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South Philly High

On December 3rd, 2009, 26 Asian immigrant students were attacked both inside and directly outside of South Philadelphia High School. Find out more »


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The Folk Arts-Cultural Treasures Charter School (FACTS) celebrated its grand opening ceremony at its new building – and also AAU’s new home – at 1023 Callowhill Street in the fall of 2007. The building represents one of the first investments of public dollars into the 140-year-old Chinatown community.

After years of dreaming, planning, and organizing, AAU in partnership with the Philadelphia Folklore Project won a charter for FACTS on March 9, 2005. The school opened in September 2005 and realizes an alternative vision of education rooted in community and folk arts as vehicles for academic learning and social change. With a multiracial student body and innovative academic programs such as Singapore Math, the school provides a nurturing, culturally rich learning environment for diverse children and families.

AAU has worked for more than two decades in the Philadelphia public schools to fight for quality education opportunities for Asian American and immigrant students and families. The charter school came out of the desire of many of our constituents for a school that that would respond to the needs of immigrant children and would serve as a public resource to the Chinatown community.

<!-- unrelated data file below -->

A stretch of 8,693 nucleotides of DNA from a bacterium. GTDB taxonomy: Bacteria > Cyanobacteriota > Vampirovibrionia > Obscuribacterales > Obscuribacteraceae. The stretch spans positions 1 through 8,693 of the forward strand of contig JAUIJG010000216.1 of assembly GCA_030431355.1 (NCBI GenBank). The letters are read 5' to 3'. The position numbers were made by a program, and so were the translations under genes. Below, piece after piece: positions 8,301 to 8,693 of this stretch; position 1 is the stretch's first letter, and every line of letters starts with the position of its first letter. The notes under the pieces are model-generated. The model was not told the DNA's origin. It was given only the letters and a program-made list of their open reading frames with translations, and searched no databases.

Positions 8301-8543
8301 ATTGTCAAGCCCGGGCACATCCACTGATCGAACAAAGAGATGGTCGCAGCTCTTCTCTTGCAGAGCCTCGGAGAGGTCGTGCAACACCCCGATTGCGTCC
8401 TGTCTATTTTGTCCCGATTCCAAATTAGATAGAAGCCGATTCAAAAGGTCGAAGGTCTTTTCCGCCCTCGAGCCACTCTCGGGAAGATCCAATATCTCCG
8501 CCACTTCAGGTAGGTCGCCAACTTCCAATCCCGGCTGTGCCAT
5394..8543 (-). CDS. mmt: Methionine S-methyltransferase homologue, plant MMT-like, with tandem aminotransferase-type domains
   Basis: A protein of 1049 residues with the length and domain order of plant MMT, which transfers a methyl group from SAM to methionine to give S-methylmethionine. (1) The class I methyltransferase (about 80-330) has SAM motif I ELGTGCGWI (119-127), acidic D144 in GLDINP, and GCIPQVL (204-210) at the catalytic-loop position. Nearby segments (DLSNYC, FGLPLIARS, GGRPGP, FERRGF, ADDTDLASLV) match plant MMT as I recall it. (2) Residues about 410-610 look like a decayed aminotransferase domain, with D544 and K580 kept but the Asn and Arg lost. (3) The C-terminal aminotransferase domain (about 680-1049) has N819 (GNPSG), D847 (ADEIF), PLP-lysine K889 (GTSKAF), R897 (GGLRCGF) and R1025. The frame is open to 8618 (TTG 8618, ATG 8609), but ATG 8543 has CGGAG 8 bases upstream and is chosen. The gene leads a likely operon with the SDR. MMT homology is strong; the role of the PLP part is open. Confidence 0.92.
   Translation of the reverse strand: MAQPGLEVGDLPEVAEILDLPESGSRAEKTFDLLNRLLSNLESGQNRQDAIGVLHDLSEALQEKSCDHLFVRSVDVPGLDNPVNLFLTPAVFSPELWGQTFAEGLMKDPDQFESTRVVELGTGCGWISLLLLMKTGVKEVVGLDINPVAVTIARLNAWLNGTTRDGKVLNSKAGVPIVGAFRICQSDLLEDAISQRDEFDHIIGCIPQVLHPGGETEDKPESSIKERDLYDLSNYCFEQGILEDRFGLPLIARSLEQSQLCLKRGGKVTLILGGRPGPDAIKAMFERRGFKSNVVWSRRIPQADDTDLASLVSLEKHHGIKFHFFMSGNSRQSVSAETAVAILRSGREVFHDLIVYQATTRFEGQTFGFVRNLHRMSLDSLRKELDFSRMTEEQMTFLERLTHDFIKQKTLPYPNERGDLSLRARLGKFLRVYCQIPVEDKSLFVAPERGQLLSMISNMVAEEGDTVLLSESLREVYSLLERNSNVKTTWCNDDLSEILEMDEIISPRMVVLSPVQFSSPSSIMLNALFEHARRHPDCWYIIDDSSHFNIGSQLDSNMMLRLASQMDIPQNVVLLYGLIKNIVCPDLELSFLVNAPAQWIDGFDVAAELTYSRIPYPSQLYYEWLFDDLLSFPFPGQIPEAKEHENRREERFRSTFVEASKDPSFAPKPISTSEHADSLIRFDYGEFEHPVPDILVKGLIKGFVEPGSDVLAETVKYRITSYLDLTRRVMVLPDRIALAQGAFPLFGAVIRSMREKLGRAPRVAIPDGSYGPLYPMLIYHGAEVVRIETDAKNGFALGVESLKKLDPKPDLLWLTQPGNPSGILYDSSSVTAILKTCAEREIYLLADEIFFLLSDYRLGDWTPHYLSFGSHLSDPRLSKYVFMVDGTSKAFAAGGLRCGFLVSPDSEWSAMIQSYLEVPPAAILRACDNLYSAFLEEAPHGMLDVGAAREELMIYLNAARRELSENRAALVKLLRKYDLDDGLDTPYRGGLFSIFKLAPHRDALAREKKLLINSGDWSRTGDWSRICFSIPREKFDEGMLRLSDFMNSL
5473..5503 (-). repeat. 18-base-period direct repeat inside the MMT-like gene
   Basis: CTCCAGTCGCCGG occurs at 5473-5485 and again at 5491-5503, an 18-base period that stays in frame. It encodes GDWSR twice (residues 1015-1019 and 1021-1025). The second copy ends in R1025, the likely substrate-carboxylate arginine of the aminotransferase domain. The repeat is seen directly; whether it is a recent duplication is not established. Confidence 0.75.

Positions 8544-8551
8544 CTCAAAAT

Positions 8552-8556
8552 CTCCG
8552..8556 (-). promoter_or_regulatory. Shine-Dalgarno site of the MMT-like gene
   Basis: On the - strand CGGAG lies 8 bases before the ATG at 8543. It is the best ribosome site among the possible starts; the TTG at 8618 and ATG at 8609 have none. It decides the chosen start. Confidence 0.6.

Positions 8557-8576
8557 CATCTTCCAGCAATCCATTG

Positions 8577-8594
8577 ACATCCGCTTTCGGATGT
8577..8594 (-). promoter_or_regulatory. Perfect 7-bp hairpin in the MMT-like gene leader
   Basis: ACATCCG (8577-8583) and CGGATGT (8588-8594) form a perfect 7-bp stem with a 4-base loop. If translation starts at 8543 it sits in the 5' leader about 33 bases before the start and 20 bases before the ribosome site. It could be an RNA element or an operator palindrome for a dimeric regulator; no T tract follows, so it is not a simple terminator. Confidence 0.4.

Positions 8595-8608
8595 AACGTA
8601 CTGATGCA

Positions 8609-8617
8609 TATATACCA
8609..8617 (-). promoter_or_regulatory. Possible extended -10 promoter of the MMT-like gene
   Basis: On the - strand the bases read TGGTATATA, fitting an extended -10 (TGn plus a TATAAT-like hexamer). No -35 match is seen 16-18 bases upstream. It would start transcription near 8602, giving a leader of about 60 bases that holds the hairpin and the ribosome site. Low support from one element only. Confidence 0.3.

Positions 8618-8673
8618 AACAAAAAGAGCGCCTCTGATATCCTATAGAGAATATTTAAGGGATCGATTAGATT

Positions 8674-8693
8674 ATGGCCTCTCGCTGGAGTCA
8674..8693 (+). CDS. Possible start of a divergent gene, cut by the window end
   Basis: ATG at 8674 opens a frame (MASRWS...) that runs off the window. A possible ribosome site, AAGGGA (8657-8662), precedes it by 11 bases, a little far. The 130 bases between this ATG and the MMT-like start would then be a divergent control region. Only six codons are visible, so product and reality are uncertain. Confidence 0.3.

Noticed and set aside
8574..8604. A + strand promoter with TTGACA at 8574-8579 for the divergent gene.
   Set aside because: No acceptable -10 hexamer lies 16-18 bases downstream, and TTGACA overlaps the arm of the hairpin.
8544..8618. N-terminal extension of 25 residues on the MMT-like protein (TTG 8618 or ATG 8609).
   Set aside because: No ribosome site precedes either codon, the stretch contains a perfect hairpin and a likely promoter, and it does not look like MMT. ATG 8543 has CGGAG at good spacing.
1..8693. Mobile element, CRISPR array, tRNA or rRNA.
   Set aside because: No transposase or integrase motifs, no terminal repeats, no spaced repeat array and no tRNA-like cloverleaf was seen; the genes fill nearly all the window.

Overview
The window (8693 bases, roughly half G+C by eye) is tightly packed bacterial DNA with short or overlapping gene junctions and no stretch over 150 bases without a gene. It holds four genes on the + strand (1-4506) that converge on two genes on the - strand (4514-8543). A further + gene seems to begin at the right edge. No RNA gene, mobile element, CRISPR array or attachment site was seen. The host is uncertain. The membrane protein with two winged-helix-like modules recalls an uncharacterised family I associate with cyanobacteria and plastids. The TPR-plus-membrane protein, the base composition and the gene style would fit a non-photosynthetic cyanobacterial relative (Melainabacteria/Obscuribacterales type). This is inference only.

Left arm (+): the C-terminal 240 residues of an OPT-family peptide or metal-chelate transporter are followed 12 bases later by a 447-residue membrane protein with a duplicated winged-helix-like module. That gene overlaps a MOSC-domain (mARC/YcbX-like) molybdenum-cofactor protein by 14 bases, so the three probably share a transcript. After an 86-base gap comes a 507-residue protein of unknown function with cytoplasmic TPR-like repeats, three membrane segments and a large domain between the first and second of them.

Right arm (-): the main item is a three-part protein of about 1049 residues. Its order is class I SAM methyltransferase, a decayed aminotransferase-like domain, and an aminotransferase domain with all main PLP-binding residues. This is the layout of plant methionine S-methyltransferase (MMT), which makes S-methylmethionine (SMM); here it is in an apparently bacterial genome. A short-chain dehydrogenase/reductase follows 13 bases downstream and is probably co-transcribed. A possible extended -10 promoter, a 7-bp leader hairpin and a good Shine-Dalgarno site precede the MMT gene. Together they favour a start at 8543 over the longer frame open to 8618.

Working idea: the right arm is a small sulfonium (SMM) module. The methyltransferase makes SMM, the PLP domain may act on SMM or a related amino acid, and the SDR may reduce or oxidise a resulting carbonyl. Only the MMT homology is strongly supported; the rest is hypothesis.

FACTS was won with the support of over a thousand petitioners, dozens of organizations that wrote letters of support, and hundreds of people who attended public hearings. Those who mobilized in support of the school included Fujianese leaders and Chinatown community organizations, allies from our multiracial/multiethnic South Philadelphia work, alumni from AAU’s youth programs, veterans of AAU’s Chinatown Parents’ Association, folk artists, and citywide allies.

As the school continues to grow, AAU looks forward to helping support and build an institution which functions as a place of learning and growth and of building community not only for FACT children and families but also the broader communities in which we work.